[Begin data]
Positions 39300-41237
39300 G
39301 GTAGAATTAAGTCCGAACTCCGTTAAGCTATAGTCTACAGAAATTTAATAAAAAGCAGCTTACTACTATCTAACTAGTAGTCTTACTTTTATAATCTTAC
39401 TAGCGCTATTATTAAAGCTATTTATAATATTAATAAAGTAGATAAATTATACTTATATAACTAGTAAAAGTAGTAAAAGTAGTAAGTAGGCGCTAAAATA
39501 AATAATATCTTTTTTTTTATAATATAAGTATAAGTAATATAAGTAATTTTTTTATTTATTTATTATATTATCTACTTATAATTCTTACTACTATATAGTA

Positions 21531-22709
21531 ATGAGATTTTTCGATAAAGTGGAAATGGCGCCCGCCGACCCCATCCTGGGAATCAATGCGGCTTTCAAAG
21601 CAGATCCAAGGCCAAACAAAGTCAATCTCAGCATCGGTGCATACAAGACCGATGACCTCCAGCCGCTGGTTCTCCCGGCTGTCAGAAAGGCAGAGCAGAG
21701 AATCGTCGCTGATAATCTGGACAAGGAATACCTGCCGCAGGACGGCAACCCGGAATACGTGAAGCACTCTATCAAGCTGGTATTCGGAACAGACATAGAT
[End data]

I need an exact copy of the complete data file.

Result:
Positions 39300-41237
39300 G
39301 GTAGAATTAAGTCCGAACTCCGTTAAGCTATAGTCTACAGAAATTTAATAAAAAGCAGCTTACTACTATCTAACTAGTAGTCTTACTTTTATAATCTTAC
39401 TAGCGCTATTATTAAAGCTATTTATAATATTAATAAAGTAGATAAATTATACTTATATAACTAGTAAAAGTAGTAAAAGTAGTAAGTAGGCGCTAAAATA
39501 AATAATATCTTTTTTTTTATAATATAAGTATAAGTAATATAAGTAATTTTTTTATTTATTTATTATATTATCTACTTATAATTCTTACTACTATATAGTA

Positions 21531-22709
21531 ATGAGATTTTTCGATAAAGTGGAAATGGCGCCCGCCGACCCCATCCTGGGAATCAATGCGGCTTTCAAAG
21601 CAGATCCAAGGCCAAACAAAGTCAATCTCAGCATCGGTGCATACAAGACCGATGACCTCCAGCCGCTGGTTCTCCCGGCTGTCAGAAAGGCAGAGCAGAG
21701 AATCGTCGCTGATAATCTGGACAAGGAATACCTGCCGCAGGACGGCAACCCGGAATACGTGAAGCACTCTATCAAGCTGGTATTCGGAACAGACATAGAT